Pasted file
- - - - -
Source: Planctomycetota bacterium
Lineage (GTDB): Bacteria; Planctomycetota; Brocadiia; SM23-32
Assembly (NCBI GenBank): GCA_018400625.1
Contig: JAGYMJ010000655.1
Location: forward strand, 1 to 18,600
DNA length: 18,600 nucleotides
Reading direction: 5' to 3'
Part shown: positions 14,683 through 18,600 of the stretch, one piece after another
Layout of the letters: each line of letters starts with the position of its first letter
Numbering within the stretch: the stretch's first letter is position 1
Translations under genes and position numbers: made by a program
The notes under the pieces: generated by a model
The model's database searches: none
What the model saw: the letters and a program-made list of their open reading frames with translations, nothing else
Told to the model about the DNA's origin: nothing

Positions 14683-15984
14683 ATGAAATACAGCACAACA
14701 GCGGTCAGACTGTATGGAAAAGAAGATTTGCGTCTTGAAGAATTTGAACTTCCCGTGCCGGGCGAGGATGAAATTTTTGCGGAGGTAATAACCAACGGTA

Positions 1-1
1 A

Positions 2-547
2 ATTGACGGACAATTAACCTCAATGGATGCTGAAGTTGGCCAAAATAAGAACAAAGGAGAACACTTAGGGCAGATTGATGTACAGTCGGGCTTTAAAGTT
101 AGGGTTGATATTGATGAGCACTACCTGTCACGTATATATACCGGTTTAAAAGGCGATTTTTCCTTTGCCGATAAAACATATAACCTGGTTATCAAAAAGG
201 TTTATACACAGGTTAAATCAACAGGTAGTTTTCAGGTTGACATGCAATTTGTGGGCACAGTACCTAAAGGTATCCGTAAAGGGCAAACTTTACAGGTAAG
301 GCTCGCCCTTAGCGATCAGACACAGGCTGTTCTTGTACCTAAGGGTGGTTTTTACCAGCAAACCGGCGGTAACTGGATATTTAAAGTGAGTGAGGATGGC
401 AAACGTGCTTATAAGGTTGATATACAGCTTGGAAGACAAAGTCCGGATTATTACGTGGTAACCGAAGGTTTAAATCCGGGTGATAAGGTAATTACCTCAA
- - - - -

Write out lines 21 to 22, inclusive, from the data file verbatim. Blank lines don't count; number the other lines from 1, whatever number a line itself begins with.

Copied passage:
Positions 2-547
2 ATTGACGGACAATTAACCTCAATGGATGCTGAAGTTGGCCAAAATAAGAACAAAGGAGAACACTTAGGGCAGATTGATGTACAGTCGGGCTTTAAAGTT